Within the first 18 months of arriving at the church I previously served, 12 different people decided to leave. When the average attendance of a congregation is around 100, 12 people is a lot of people. Some of them quickly slipped out the door while others drug out the process of their departure, but every single person made it clear that the major (if not only) reason they were leaving was because I believed “that everyone was going to go to heaven.”*
To a person, they could not get it through their heads why I would preach about God’s grace the way I did – a way that (to their minds) absolved individuals of making a decision to be and behave in a way that was different from how they had previously lived. As one gentleman told me, “Let’s face facts – God loves us all, but some people are sinners and are going to Hell.”
Obviously, that man wasn’t jiving with my theology. Well, that’s an understatement. That man thought I had my theology all wrong. I know as much. He told me.🙂
From where I sit, I believe that it is of utmost importance to take into account the ways in which a particular theology calls us to live. Some theological expressions are more tightly constructed than others. Some make use of narrative as their primary thread, while others make use of propositional statements. But no matter what they look like, there is good theology and there is bad theology. The difference between them is their ethics. In other words, you can tell whether your theology is Christlike or not by how well it equips you to love your neighbor.
This whole “Love your neighbor” thing constantly trips me up. Every Maundy Thursday I am made aware – again – that the New Commandment is to “love one another as I have loved you.” Of course, my mind naturally goes to Jesus setting the benchmark that “they will know you are my disciples because of how you love one another.” And, then, there is that pesky “Love your neighbor as you love yourself.” Deconstructive critiques aside, the text is pretty clear that, in the end, we are to love our neighbor.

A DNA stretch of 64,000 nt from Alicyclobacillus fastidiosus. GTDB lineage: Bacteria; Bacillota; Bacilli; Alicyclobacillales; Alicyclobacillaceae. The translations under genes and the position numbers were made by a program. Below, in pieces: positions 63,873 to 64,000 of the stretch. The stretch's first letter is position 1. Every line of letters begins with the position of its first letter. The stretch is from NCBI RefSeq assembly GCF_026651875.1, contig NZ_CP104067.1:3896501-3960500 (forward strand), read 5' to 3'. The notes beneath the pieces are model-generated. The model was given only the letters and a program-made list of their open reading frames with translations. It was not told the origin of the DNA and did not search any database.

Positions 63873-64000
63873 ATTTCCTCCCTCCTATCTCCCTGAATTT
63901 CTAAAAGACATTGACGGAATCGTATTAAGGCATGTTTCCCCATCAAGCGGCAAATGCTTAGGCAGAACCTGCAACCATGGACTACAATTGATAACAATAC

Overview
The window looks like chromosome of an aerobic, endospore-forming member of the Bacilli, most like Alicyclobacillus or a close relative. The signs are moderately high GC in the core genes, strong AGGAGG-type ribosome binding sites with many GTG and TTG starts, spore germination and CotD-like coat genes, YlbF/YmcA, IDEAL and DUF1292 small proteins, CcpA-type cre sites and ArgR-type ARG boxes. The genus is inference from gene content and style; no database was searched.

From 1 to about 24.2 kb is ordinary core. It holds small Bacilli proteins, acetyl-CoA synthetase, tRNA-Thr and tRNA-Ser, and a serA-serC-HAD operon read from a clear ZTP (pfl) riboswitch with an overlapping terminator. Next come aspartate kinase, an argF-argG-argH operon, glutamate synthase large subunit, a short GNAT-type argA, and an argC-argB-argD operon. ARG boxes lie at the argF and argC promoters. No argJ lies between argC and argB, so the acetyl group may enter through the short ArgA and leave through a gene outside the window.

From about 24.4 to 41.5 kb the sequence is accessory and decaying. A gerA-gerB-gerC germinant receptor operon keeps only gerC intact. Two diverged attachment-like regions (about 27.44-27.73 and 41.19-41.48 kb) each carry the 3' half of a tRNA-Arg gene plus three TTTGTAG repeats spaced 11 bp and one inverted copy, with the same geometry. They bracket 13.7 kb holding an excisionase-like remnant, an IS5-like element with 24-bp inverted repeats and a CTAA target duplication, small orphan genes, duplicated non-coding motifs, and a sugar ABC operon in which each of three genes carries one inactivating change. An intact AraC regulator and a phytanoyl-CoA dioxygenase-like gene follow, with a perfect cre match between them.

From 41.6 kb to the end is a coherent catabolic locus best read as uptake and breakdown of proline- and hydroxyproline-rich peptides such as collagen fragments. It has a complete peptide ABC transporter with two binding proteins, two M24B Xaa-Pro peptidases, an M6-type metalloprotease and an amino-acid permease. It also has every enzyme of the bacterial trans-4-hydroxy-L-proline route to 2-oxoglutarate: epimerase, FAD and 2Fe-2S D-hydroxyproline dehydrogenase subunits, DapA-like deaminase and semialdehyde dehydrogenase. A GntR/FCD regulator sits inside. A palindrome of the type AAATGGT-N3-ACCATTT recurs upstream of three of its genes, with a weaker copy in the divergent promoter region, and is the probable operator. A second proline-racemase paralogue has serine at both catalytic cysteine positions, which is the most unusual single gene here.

And so this, for me, is where I think we can start to see the light at the end of the tunnel that is “The Postmodern Problem of the Fundamentalist.” If I am going to claim that my understanding of the work of God in Christ is better than a fundamentalist’s, this is how I am going to know if my claim holds weight or not. Which of us holds a theological viewpoint that allows us to better love our neighbors?
Actually, that’s a silly question. I’m sure Fred Phelps loves his family just as much as I love mine. It would be ridiculous for me to assume otherwise.
No, I think the real question is not one of “how” but of “who.” It’s not a matter of knowing how to love, it’s a matter of knowing who to love. I think the real question is the one posed by the Parable of the Good Samaritan: “Who is my neighbor?”
*I actually don’t believe all people “are going to Heaven.” As these folks used it, “Heaven” is a decidedly Judeo-Christian belief, which other religious traditions do not subscribe to. To be clear, I do not consider myself a Univeralist (the belief that Jesus Christ’s work is effective for all people, everywhere regardless of their decision or opportunity to enter a relationship through him), but, rather a Pluralist (the belief that God calls people into relationship through various religious traditions). However, when someone is on their way out the door, that distinction seems a little silly to insist on, right?